PDSA veterinary nurse Nina Downing answers questions from pet owners


Dear PDSA Vet: We went on vacation for two weeks earlier this year and our cat, Thompson, stayed with a neighbor. Since our return, he seems to prefer to live there and does not return! Is he mad at us for leaving him? Sat

Cats can’t hold grudges against their owners, but they can be quite sensitive to change. While at Your Neighbor’s, Thompson may have gotten used to a different schedule, new people, and new smells, so adjusting to his old routine could be stressful for him. You can reduce Thompson’s stress by making sure he has a daily routine and creating a safe space he can retreat to when he wants to be alone. A plug-in pheromone diffuser can also help reduce his anxiety when he is home, increasing the chances that he will stay with you.

Dear PDSA Vet: My cat coughs up hairballs quite often – about once a month – is there a way to prevent them? Jack

Hairballs occur when cats groom their coat and swallow hair. Most pass through the digestive system normally, but if any hairs remain in the stomach, they may bind into a ball. Occasional hairballs can be completely normal, especially in long-haired breeds, as cats are very clean and groom themselves a lot. The best prevention is daily grooming with a brush or comb to help remove dead hair. However, talk to your vet if your cat vomits frequently, as hairballs can sometimes cause a blockage in the intestines. They can rule out any medical reasons, but can also advise you on special diets or other products that may help reduce hairball buildup.

Dear PDSA Vet: I recently noticed that my Yorkshire Terrier had blood in his stool. Could it be serious – should I take him to the vet? Samantha

Any pet with blood in its stool should be examined by a veterinarian. Blood in the stool, which may also be accompanied by mucus, may be a sign of colitis (inflammation of the colon – large intestine) or other conditions such as infections, tumor, damage to the rectum or a burst abscess. Your veterinarian will perform a thorough examination to determine the cause and can then advise you on any additional diagnostic tests or treatment needed. It may be helpful to take a stool sample to show your vet, or even a photograph if a sample is not possible.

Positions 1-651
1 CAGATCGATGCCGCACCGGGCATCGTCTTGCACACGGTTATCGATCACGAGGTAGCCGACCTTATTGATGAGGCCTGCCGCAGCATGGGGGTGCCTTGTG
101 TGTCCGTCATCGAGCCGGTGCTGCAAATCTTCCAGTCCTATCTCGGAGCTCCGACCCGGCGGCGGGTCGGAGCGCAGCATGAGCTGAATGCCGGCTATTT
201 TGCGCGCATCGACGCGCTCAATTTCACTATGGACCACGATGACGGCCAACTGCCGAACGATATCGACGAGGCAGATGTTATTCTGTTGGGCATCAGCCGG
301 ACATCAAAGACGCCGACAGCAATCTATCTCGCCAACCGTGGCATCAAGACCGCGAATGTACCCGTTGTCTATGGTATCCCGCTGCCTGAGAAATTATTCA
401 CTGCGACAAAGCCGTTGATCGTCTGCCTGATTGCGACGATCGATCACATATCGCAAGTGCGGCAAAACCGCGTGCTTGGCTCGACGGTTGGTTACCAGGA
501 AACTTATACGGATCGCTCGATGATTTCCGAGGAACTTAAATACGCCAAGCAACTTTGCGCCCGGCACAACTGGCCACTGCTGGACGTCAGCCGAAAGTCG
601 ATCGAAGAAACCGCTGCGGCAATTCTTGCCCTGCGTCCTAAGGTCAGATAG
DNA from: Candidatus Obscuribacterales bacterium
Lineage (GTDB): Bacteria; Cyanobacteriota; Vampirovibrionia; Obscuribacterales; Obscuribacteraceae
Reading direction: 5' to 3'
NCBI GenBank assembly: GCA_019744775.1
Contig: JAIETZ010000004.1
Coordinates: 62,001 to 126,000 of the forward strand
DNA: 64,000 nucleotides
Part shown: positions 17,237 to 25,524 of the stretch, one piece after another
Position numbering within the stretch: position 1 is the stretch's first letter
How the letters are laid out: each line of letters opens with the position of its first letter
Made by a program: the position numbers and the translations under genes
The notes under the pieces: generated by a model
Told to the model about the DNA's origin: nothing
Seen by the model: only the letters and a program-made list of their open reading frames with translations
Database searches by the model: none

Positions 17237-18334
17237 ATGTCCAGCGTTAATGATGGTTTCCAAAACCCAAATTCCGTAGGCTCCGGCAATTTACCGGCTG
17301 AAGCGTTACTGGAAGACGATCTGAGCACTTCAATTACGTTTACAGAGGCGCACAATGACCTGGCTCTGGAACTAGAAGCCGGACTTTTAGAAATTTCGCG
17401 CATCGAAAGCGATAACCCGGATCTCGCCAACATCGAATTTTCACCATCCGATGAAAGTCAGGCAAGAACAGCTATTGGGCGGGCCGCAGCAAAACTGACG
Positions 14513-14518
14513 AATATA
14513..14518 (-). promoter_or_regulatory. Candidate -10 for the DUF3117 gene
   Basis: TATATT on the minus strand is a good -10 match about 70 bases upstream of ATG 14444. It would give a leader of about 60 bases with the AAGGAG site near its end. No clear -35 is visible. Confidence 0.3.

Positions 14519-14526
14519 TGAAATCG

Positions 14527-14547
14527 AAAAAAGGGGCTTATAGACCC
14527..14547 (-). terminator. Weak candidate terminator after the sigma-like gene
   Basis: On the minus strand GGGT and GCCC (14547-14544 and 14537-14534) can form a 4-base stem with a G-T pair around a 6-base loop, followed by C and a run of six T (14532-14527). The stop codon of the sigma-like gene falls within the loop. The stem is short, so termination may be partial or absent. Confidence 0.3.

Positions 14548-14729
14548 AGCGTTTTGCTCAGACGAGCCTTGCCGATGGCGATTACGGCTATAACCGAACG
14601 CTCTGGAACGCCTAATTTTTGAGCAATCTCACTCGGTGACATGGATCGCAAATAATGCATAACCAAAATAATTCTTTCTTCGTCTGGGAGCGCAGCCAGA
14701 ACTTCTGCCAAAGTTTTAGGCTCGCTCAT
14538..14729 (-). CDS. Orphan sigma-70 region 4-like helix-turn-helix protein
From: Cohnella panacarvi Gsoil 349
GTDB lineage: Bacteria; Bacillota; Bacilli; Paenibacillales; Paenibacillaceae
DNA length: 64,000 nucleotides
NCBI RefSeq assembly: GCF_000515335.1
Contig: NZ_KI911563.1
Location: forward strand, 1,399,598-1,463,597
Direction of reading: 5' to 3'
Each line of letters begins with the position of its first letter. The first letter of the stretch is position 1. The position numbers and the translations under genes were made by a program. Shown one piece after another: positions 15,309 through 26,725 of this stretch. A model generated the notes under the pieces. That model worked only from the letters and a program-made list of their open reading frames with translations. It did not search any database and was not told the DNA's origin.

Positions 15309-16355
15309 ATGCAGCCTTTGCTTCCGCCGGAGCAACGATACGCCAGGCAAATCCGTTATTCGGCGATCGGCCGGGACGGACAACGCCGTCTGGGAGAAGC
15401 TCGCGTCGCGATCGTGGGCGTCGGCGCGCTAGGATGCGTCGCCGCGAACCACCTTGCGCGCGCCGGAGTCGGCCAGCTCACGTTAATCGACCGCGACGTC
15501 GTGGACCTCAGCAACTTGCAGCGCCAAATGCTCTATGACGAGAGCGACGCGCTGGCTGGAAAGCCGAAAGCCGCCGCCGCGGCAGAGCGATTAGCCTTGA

My new kitten seems to be settling in well since we brought him home and he is very energetic. How do I know if she is getting enough exercise and are there ways to manage this? Danielle

Exercise is vital for your kitty’s overall physical and mental health, and encouraging plenty of playtime at home is the perfect way to keep her active and stimulated – it will also help you create an unbreakable bond. In the wild, cats use hunting as a form of exercise, so try recreating jumps and having fun with their favorite toys. Although it may be tempting, don’t use your fingers or toes to play as this can create unwanted (and painful) habits like biting and scratching. It’s best to keep your cat indoors until it’s microchipped, vaccinated, and neutered, but in the meantime you can aim for several short periods of indoor play throughout the day. Pick times when he’s active and looking to explore – and use a variety of different toys so he doesn’t get bored. For more advice on how much exercise your kitten needs and how to give her the best start in life, you can download our free guide at pdsa.org.uk/weighup-pr.

PDSA is the UK’s largest veterinary charity providing a vital service to pets across the UK whose owners struggle to pay the cost of treating their sick and injured animals.

For many vulnerable pets, PDSA is there to help their owners when they have nowhere to turn.

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